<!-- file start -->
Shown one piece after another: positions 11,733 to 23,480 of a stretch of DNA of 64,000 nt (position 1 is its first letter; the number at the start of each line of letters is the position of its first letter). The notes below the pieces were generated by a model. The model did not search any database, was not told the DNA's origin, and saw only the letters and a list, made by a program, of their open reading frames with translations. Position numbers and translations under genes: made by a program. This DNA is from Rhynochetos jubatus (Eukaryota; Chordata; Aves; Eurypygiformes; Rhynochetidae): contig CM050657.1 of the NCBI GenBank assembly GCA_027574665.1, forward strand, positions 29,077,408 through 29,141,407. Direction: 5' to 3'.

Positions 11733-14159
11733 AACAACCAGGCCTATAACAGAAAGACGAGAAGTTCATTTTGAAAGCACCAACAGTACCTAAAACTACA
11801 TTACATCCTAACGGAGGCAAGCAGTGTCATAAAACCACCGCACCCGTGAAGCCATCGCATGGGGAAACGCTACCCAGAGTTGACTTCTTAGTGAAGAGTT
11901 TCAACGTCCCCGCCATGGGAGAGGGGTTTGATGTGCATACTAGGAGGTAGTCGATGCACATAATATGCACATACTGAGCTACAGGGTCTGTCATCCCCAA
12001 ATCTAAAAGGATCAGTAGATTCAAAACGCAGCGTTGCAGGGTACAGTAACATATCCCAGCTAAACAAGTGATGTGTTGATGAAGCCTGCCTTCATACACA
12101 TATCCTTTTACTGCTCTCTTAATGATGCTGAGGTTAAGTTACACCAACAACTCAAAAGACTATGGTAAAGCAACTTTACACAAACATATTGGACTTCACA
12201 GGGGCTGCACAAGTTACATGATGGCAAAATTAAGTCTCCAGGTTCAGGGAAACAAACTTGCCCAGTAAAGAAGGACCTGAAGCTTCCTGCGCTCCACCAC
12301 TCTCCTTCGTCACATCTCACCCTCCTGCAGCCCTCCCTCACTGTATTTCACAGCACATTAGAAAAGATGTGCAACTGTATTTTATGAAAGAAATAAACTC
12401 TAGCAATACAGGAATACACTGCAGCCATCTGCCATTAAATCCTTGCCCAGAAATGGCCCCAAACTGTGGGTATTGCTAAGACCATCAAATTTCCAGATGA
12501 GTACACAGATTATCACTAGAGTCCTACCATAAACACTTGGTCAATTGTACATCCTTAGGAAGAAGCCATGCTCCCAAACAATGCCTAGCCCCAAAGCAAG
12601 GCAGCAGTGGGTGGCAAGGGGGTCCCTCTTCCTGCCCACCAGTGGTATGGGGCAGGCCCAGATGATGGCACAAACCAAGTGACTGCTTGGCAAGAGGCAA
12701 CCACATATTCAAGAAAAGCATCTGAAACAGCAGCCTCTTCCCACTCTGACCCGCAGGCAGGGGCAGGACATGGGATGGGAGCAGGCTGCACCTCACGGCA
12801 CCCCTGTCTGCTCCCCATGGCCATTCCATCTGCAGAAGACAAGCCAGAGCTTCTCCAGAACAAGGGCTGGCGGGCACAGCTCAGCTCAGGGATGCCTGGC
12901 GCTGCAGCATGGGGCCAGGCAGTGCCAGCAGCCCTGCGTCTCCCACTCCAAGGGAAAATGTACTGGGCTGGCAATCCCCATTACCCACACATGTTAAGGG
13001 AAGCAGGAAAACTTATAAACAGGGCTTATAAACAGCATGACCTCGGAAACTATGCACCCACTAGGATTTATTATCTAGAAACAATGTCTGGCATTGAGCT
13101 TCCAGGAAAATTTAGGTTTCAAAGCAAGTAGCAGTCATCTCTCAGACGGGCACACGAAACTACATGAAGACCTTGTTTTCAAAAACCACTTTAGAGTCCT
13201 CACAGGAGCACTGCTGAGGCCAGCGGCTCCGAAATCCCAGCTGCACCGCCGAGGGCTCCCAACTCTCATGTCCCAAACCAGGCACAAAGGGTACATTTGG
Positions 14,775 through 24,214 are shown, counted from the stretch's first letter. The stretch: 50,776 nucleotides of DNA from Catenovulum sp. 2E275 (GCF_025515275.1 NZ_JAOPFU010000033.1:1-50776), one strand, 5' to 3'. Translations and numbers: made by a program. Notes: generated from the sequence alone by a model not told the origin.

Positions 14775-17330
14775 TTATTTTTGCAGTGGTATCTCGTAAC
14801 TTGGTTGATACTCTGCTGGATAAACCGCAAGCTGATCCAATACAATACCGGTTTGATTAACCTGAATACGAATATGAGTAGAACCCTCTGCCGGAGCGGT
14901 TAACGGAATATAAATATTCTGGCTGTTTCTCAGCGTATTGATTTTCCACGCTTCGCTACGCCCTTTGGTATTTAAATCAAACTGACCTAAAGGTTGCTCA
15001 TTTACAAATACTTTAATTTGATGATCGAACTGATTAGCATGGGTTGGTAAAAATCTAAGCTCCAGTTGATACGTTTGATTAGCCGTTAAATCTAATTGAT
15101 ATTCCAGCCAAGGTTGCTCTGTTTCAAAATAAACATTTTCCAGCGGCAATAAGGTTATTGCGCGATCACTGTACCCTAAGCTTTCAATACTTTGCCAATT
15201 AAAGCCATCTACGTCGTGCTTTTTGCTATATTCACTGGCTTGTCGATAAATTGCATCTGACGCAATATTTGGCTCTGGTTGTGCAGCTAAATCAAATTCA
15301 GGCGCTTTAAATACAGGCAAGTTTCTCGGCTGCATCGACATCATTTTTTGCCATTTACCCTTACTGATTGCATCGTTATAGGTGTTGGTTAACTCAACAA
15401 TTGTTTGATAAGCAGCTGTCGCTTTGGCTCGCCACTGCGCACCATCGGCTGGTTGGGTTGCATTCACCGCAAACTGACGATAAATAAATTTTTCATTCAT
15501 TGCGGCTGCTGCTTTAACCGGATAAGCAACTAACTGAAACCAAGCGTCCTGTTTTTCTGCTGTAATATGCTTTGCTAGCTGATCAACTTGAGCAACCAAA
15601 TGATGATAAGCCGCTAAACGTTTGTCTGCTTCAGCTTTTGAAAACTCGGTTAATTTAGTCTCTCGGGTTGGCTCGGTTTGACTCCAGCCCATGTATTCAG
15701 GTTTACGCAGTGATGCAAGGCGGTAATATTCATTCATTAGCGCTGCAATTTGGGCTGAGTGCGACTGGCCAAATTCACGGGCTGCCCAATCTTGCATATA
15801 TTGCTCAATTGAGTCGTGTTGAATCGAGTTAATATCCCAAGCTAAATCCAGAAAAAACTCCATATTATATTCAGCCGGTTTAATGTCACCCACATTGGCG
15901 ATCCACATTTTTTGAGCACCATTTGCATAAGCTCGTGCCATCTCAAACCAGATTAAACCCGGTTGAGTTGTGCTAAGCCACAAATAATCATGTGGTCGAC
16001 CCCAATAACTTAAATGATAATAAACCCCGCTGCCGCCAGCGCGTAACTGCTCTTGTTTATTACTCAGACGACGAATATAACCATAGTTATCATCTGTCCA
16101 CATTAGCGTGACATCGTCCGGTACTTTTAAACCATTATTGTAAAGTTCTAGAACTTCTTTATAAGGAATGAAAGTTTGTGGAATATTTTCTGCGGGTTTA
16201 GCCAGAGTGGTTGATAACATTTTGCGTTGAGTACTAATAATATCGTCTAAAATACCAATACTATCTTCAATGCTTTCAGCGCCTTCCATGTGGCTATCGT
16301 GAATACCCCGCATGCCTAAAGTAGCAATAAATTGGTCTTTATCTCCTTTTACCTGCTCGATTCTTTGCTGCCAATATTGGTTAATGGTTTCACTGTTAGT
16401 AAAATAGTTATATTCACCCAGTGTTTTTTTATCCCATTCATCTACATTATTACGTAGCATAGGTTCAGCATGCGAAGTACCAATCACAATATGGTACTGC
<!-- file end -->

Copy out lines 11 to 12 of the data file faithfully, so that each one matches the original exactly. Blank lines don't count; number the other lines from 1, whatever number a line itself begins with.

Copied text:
12501 GTACACAGATTATCACTAGAGTCCTACCATAAACACTTGGTCAATTGTACATCCTTAGGAAGAAGCCATGCTCCCAAACAATGCCTAGCCCCAAAGCAAG
12601 GCAGCAGTGGGTGGCAAGGGGGTCCCTCTTCCTGCCCACCAGTGGTATGGGGCAGGCCCAGATGATGGCACAAACCAAGTGACTGCTTGGCAAGAGGCAA